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Authorised Reports & Unreported Judgments
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Goodchild v LSC  
Unreported Citation: [2017] QSC 117
EDITOR'S NOTE

This decision involved an application for summary judgment of three separate originating applications for judicial review of decisions of the Legal Services Commissioner to dismiss two complaints and to take no further action in respect of a third complaint. Justice Jackson summarily dismissed the originating applications, finding that they were not decisions to which the Judicial Review Act 1991 applied, and therefore were not subject to judicial review under that Act.

Jackson J

12 June 2017

In this interesting recent matter, the Legal Services Commissioner sought to have three separate originating applications for judicial review summarily dismissed on the grounds that no reasonable basis for the originating applications was disclosed or the applications were frivolous or vexatious. [1]. The Commissioner argued that each of the decisions challenged by the originating applications was not a decision to which ss 4 and 20 of the Judicial Review Act 1991 (“JRA”) applied within the meaning of “a decision of an administrative character made, proposed to be made, or required to be made, under an enactment (whether or not in the exercise of a discretion)”. [2].

Broadly, each of the originating applications arose from a complaint made by the applicant about an Australian legal practitioner or a law practice employee who was involved in his unsuccessful defence of a murder charge. [4], [6]. Over five years after the conduct allegedly occurred, the applicant complained to the Commissioner. [7]–[9]. Those three complaints canvassed allegations of unprofessional conduct or professional misconduct or misconduct as a law practice employee, and conducting legal practice as an illegal operator. [10]. The Commissioner elected to dismiss two of the complaints and to take no further action in respect of the third, and notified the applicant accordingly. [11]–[13].

Unlawful operator complaint

The respondent submitted that its decision to no longer handle the applicant’s complaint that the member of the firm responsible for his matter acted as an illegal operator was not one to which the JRA applied (and therefore not open to judicial review under the Act). Referring to Leadpoint Pty Ltd v LSC [2015] QSC 254, in which his Honour previously determined that a decision no longer to deal with a matter is one that does not itself affect any relevant rights or obligations and accordingly not one to which the JRA applies, [14] his Honour endorsed the Commissioner’s challenge to the originating application against the decision to no longer deal with the complaint. [15].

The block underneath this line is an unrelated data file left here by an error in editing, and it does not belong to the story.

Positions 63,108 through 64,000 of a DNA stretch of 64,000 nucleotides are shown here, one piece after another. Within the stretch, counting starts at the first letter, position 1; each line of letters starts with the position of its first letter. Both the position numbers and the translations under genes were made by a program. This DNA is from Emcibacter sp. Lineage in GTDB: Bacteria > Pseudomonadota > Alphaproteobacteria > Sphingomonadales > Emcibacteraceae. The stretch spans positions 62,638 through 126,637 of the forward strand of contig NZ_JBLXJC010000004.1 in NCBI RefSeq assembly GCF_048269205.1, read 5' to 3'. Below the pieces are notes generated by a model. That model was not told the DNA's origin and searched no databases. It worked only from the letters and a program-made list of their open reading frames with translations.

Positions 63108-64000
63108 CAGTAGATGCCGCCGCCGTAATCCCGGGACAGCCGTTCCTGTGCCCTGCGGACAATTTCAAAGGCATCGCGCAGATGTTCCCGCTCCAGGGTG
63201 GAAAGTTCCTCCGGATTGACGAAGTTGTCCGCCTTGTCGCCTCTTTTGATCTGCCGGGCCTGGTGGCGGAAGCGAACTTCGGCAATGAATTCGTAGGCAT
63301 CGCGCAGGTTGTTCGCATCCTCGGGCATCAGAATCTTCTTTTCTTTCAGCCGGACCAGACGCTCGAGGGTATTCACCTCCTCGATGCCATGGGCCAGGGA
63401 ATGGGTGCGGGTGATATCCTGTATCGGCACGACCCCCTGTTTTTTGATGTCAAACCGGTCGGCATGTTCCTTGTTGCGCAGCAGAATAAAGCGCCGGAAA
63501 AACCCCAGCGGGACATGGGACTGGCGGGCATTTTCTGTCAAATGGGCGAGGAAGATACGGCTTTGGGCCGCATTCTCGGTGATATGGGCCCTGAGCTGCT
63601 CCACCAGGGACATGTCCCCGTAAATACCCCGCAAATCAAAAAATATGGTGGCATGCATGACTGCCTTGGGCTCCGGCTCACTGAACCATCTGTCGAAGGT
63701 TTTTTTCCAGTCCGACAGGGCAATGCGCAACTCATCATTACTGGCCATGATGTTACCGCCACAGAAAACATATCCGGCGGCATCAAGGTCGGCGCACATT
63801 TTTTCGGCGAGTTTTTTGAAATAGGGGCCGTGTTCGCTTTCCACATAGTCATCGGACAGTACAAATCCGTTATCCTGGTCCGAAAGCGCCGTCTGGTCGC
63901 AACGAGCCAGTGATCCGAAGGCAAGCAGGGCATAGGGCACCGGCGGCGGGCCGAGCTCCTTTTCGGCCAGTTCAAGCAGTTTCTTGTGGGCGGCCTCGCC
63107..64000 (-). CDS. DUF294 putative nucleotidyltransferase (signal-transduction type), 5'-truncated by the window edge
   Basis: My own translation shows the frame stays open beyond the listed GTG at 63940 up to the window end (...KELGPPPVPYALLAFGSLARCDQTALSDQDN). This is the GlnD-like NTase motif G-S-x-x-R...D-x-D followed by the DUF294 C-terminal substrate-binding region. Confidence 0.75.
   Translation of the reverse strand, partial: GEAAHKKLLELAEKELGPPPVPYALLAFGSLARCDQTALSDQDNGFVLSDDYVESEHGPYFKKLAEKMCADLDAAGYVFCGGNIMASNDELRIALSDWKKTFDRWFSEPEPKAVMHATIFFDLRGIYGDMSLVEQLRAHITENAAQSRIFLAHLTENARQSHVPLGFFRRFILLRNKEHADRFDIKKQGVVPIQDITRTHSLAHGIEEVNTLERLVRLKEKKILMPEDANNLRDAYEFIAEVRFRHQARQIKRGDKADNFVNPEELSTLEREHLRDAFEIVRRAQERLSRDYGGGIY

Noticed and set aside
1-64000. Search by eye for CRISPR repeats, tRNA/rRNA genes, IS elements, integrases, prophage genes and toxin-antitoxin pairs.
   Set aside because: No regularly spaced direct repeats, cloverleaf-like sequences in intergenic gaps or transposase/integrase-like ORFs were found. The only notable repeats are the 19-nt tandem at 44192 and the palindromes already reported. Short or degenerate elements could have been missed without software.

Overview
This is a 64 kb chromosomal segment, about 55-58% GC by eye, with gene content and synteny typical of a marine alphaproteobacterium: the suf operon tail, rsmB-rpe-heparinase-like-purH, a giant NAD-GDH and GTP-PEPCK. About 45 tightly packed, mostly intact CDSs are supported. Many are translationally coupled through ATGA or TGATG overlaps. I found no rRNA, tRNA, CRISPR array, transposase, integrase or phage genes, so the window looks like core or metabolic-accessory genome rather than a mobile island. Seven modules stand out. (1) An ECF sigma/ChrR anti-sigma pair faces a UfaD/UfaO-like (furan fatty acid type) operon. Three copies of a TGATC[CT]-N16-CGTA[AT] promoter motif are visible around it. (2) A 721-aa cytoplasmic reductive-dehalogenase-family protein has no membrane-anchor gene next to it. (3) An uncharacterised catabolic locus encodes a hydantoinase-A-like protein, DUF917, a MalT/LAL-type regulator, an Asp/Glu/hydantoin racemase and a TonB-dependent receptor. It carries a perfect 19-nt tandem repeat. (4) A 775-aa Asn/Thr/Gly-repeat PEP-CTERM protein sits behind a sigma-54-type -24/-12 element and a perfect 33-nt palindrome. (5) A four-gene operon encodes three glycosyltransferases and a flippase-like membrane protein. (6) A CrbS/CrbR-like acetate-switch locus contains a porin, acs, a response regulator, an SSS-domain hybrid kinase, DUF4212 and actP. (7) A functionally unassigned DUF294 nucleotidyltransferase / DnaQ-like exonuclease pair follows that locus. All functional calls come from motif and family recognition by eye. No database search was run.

Complaints made over three years after relevant conduct

Section 430 of the Legal Profession Act 2007 (“LPA”) provides the Commissioner with an ample discretion regarding the handling of complaints which are made over three years after the conduct concerned. Unless one of the two alternative qualifying conditions is met, the Commissioner must dismiss the complaint without undertaking a full investigation. [22].

Relying upon Leadpoint Pty Ltd v LSC [2015] QSC 254 and Murphy v LSC [2016] QSC 174 the Commissioner argued that the decision to dismiss a complaint pursuant to s 430(2)(b) was not a decision to which the JRA applied. [17]. In Murphy v LSC [2016] QSC 174, his Honour found that a decision of the Commissioner to dismiss a complaint or investigation matter pursuant to s 448(1) of the LPA was not a decision to which the JRA applies. [18]. The relevant enquiry here was whether the same reasoning can be applied to a dismissal under s 430(2)(b). [20]. In his Honour’s view, that was indeed the case. He observed that, similarly to Murphy v LSC [2016] QSC 174, a decision to dismiss a complaint under s 430(2)(b) does not affect legal rights and obligations nor alter an applicant’s right to make a subsequent complaint. [25]. Given that commonality, in his view the decisions made by the Commissioner to dismiss the complaints could not be properly regarded as decisions to which the JRA applied. [26].

A complaint that does not disclose misconduct by a law practice employee

Adopting similar reasoning, and noting the pathway for summary dismissal of a complaint provided for by s 432 of the JRA (under which the Commissioner’s decision to dismiss the part of the applicant’s complaint alleging misconduct on behalf of a law practice employee was made), in his Honour’s view, that decision was not one to which the JRA applied. [29].

Given the outcome, it was ordered that each of the Commissioner’s applications to dismiss the originating application be allowed whilst each of the originating applications be dismissed. [30].

A de Jersey